This feature looks a lot like Gmail’s “undo send” button. The app just waits a few seconds before actually sending the message, so this could be what Twitter is planning to launch. As Wong shows, the company is working on the ability to adjust the duration of the undo Tweet timer from 5 seconds to up to 30 seconds.

Alongside these two features, Twitter could bundle Scroll with Twitter Blue. Last week, the company announced it acquired the subscription platform for users who don’t want to read content with ads but still support publishers to bring in more revenue than with traditional ads on a page.

Another paid-function from Twitter Blue could come from Revue, another service the company bough in January that helps people to publish newsletters on social media.

As for now, Twitter Blue is still in development and we can’t say for sure when the company will launch its paid subscription service or even if it’s going to cost $2.99/month when it launches.

Next week, Twitter is said to relaunch its Verification program, as also shown by researcher Jane Manchun Wong.

'Twitter Blue' is the company's upcoming subscription service - 9to5Mac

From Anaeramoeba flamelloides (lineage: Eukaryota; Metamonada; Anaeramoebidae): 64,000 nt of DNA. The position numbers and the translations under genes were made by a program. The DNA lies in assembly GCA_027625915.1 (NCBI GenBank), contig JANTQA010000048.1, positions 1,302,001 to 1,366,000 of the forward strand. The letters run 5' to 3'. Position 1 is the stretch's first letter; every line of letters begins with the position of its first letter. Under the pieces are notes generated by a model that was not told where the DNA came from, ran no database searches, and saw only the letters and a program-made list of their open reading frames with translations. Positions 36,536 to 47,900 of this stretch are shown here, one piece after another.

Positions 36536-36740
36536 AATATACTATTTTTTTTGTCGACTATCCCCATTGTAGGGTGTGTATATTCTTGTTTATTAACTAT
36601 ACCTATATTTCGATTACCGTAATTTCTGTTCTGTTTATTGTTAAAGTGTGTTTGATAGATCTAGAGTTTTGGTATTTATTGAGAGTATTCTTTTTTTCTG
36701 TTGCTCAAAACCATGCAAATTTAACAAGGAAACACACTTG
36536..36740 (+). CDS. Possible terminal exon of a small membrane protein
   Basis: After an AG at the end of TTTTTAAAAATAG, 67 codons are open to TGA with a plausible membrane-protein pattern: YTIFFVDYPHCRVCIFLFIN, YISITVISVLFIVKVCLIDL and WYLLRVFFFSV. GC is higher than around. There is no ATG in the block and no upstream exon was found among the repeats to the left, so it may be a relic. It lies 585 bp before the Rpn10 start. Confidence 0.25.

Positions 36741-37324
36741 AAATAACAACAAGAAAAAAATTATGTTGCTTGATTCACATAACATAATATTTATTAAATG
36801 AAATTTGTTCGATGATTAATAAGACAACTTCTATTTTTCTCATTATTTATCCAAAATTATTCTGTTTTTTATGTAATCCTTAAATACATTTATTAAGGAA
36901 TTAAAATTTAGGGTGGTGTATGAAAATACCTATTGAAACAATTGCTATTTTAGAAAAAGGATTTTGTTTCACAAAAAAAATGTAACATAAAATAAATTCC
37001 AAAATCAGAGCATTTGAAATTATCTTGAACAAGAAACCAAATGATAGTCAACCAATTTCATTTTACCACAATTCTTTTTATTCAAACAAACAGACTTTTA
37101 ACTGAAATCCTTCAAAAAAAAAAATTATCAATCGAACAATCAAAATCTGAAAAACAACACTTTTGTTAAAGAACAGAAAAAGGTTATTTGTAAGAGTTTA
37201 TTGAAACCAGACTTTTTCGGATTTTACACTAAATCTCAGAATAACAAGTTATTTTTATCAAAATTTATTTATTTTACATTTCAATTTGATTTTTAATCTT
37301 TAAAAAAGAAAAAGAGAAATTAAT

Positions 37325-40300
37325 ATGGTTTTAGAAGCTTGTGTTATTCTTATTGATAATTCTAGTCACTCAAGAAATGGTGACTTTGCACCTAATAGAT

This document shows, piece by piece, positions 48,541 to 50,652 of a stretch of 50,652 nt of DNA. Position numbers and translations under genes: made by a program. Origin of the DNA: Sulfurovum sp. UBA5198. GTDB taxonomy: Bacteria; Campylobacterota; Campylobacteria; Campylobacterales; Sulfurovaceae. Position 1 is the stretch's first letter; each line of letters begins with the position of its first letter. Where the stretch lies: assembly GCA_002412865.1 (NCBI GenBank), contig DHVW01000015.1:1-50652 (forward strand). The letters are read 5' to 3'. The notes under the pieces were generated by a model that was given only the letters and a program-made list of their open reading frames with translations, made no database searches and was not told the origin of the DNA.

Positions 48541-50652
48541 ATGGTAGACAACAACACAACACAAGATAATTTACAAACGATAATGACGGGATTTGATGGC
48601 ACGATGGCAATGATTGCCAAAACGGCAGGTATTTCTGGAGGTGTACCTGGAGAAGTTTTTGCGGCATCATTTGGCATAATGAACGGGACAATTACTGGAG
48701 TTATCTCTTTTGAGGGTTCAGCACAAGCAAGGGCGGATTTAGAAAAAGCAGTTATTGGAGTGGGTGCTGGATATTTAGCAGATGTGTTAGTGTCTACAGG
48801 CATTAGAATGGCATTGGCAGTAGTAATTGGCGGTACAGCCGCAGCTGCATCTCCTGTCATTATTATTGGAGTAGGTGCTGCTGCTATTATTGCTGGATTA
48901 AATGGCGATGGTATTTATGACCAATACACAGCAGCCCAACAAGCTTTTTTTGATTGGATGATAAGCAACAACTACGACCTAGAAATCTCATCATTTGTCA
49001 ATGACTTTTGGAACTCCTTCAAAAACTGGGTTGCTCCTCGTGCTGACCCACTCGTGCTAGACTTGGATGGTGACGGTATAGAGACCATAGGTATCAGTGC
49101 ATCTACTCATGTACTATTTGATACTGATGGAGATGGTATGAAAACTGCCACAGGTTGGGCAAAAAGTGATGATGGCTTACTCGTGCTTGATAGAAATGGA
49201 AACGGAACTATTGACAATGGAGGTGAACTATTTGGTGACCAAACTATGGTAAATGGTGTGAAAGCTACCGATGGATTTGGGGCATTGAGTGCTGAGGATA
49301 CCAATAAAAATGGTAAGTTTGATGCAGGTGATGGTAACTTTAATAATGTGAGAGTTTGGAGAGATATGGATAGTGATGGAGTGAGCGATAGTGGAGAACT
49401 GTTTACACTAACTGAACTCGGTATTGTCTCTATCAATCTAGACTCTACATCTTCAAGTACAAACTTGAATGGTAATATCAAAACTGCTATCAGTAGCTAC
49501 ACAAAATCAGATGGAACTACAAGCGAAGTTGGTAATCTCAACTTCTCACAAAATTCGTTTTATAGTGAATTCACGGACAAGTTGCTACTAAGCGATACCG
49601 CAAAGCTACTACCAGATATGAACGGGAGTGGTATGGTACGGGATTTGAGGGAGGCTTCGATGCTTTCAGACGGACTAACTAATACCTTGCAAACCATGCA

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To: Glenn Petersen who wrote (1314)7/22/2021 5:54:10 PM
From: Glenn Petersen
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Twitter posts fastest revenue growth since 2014 in pandemic rebound



-- Twitter’s revenue growth accelerated and surpassed analysts’ expectations.

-- The social media company introduced its first subscription service in the quarter.

Twitter shares rose as much as 9% in extended trading on Thursday after the social media company announced second-quarter earnings that came in stronger than analysts had anticipated.

Here’s what Twitter reported versus Wall Street’s estimates:

Earnings: 20 cents per share, adjusted, vs. 7 cents as expected by analysts polled by Refinitiv.

Revenue: $1.19 billion vs. $1.07 billion as expected by analysts polled by Refinitiv.\

Monetizable daily active users (mDAUs): 206 million vs. 206.2 million as expected by analysts polled by StreetAccount.

Twitter’s revenue grew 74% year over year in the quarter, according to a shareholder letter, with the company citing “a broad increase in advertiser demand.” In the prior quarter, revenue had risen 28%. Growth accelerated as the company lapped a quarter when revenue declined by almost 19%, resulting in the strongest growth since 2014.

After a $1.38 billion loss in the year-ago quarter, on Thursday Twitter showed a $65.6 million profit.

The number of monetizable daily active users, or Twitter users who view advertising on the site, grew by 11%, Twitter said.

In the quarter Twitter introduced its first subscription service, which gives users access to an Undo Tweet button and other features. The company also released its Spaces audio chat feature on mobile devices for all users with at least 600 followers. And it announced a Tip Jar feature that will enable users to send money to others on the site.